[7] S. Hillaire, A. Lécuyer, G. Breton, and T. Regia-Corte, “Gaze Behavior and Visual Attention Model when Turning in Virtual Environments,” Proc. ACM Symp. Virtual Reality Software and Technology, pp. 43-50, 2009.
[8] K. Cater, A. Chalmers, and G. Ward, “Detail to Attention: Exploiting Visual Tasks for Selective Rendering,” Proc. 14th Eurographics Workshop Rendering, pp. 270-280, 2003.
[9] A.M. Treisman and G. Gelade, “A Feature-Integration Theory of Attention,” Cognitive Psychology, vol. 12, pp. 97-136, 1980.
[10] D. Yarbus, Eye Motion and Vision. Plenum Press, 1967.
[11] P. Longhurst, K. Debattista, and A. Chalmers, “A GPU Based Saliency Map for High-Fidelity Selective Rendering,” Proc. Fourth Int'l Conf. Computer Graphics, Virtual Reality, Visualisation and Interaction in Africa, pp. 21-29, 2006.
[12] V. Navalpakkam and L. Itti, “Modeling the Influence of Task on Attention,” Vision Research, vol. 45, no. 2, pp. 205-231, 2005.
[13] V. Sundstedt, E. Stavrakis, M. Wimmer, and E. Reinhard, “A Psychophysical Study of Fixation Behavior in a Computer Game,” Proc. Fifth Symp. Applied Perception in Graphics and Visualization, pp. 43-50, 2008.
[14] C. Sears and Z. Pylyshyn, “Multiple Object Tracking and Attentional Processing,” J. Experimental Psychology, vol. 54, no. 1, pp. 1-14, 2000.
[15] A.R. Robertson, “Historical Development of CIE Recommended Color Difference Equations,” Color Research and Application, vol. 15, no. 3, pp. 167-170, 1990.
[16] H. Chen and X. Liu, “Lighting and Material of Halo 3,” Proc. SIGGRAPH '08 Classes, 2008.
[17] S. Hillaire, A. Lécuyer, R. Cozot, and G. Casiez, “Depth-of-Field Blur Effects for First-Person Navigation in Virtual Environments,” IEEE Computer Graphics and Applications, vol. 28, no. 6, pp. 47-55, Nov./Dec. 2008.
[18] D.A. Robinson, “The Mechanics of Human Smooth Pursuit Eye Movement,” J. Physiology, vol. 180, pp. 569-591, 1965.
[19] S. Hillaire, G. Breton, N. Ouarti, R. Cozot, and A. Lécuyer, “Using a Visual Attention Model to Improve Gaze Tracking Systems in Interactive 3D Applications,” Computer Graphics Forum, vol. 29, pp. 47-55, 2010.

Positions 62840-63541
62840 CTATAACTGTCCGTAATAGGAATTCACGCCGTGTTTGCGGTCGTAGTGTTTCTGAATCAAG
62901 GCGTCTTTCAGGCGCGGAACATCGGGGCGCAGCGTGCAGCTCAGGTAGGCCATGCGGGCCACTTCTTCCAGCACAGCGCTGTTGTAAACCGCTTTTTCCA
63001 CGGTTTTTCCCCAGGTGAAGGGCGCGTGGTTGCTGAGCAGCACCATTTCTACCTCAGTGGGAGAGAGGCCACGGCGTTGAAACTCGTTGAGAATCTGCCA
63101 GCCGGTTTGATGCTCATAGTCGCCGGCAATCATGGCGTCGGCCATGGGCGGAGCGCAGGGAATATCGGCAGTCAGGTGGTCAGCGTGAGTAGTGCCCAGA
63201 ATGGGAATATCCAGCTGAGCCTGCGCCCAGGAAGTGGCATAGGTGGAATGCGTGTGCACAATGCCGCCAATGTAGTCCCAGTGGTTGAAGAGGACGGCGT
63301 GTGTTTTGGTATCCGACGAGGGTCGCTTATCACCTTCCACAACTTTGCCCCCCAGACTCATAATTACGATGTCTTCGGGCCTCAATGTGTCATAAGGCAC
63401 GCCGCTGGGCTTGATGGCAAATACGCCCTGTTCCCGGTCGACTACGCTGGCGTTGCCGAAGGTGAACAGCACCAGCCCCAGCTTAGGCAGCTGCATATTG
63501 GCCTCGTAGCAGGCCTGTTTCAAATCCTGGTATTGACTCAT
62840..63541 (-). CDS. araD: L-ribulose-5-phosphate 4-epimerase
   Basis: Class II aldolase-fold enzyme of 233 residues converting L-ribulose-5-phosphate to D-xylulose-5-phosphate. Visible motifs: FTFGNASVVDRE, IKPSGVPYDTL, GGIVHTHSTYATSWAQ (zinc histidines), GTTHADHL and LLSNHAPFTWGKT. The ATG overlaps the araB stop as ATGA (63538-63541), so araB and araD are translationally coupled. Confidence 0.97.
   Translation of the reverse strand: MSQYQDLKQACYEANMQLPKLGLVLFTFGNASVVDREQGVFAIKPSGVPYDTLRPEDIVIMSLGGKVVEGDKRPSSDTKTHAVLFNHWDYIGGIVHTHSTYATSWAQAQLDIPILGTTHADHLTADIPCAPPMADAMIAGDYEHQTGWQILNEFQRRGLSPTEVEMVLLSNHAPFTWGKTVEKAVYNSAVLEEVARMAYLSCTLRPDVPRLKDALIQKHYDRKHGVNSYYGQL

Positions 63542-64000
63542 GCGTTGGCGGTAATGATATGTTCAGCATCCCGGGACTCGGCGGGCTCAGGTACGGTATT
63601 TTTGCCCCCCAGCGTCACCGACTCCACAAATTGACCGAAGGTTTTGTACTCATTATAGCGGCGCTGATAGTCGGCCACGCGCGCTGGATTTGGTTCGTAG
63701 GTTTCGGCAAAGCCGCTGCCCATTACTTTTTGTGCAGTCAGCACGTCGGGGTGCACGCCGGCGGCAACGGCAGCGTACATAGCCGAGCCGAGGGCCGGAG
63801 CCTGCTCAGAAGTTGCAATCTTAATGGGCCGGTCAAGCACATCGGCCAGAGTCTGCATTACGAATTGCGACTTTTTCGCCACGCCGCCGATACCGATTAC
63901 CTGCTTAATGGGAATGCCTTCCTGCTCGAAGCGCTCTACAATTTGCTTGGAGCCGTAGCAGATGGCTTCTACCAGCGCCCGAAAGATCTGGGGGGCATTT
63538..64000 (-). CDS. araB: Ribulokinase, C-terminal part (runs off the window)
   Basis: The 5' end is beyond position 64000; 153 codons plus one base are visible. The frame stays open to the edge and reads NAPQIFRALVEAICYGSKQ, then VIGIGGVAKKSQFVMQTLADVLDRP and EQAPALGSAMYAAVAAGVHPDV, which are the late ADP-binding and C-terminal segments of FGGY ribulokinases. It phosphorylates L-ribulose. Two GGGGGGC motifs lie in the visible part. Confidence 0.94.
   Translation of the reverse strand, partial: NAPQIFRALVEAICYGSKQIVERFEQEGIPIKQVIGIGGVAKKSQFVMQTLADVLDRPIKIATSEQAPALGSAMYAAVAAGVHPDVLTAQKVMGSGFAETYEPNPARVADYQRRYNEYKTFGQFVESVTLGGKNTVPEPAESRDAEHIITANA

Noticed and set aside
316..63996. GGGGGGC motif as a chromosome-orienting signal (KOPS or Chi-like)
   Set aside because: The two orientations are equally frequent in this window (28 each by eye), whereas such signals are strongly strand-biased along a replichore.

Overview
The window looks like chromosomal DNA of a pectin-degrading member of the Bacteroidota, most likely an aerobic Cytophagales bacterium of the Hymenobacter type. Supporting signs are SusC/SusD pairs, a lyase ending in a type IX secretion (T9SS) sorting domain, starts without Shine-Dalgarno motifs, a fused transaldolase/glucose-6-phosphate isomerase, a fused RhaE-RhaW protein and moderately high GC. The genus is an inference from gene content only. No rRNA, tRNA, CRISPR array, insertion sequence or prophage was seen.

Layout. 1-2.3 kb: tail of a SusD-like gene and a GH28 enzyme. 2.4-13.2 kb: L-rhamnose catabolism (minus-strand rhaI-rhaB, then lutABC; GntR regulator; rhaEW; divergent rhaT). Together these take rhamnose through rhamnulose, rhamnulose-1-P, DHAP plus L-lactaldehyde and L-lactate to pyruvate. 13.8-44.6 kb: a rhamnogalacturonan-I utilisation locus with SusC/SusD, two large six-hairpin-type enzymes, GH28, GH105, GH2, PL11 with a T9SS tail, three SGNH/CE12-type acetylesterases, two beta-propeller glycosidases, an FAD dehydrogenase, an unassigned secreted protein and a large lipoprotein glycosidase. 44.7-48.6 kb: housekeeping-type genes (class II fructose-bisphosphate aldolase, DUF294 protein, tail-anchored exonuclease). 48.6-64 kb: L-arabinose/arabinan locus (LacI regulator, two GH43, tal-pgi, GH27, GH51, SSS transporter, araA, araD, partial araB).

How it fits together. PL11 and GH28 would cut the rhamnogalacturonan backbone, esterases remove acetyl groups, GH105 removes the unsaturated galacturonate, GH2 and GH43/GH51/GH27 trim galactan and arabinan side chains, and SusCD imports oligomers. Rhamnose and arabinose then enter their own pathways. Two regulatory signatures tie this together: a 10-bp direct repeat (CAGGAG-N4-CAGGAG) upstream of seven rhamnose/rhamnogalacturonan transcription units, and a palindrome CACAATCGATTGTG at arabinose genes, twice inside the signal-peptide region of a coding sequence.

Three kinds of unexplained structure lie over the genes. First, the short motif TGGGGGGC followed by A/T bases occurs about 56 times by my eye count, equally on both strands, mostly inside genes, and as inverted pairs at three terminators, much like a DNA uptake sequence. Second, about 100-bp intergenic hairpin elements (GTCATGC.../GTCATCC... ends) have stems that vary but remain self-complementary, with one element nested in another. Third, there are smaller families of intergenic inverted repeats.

[20] M. McGuire and E. Enderton, “Colored Stochastic Shadow Maps,” Proc. ACM Symp. Interactive 3D Graphics and Games, 2011.
[21] F. Meinl, “Crytek Sponza Atrium,” downloads, 2011.
[22] L. Terziman, A. Lécuyer, S. Hillaire, and J. Wiener, “Can Camera Motions Improve the Perception of Traveled Distance in Virtual Environments?,” Proc. IEEE Virtual Reality Conf., 2009.
[23] M. Moehring, A. Gloystein, and R. Doerner, “Issues with Virtual Space Perception within Reaching Distance: Mitigating Adverse Effects on Applications Using hmds in the Automotive Industry,” Proc. IEEE Virtual Reality Conf., pp. 223-226, 2009.
[24] E. Reinhard, M. Stark, P. Shirley, and J. Ferwerda, “Photographic Tone Reproduction for Digital Images,” Proc. 29th Ann. Conf. Computer Graphics and Interactive Techniques, pp. 267-276, 2002.

Index Terms:
solid modelling,mesh generation,real-time systems,multiple-texture sampling,real-time visual attention model,3D virtual environments,3D objects,mesh-based representation,continuous gaze point position,level-of-detail approach,Visualization,Computational modeling,Solid modeling,Adaptation models,Humans,Three dimensional displays,Real time systems,visual effects.,Visual attention model,first-person exploration,gaze tracking
S. Hillaire, A. Lecuyer, T. Regia-Corte, R. Cozot, J. Royan, G. Breton, "Design and Application of Real-Time Visual Attention Model for the Exploration of 3D Virtual Environments," IEEE Transactions on Visualization and Computer Graphics, vol. 18, no. 3, pp. 356-368, March 2012, doi:10.1109/TVCG.2011.154
Usage of this product signifies your acceptance of the Terms of Use.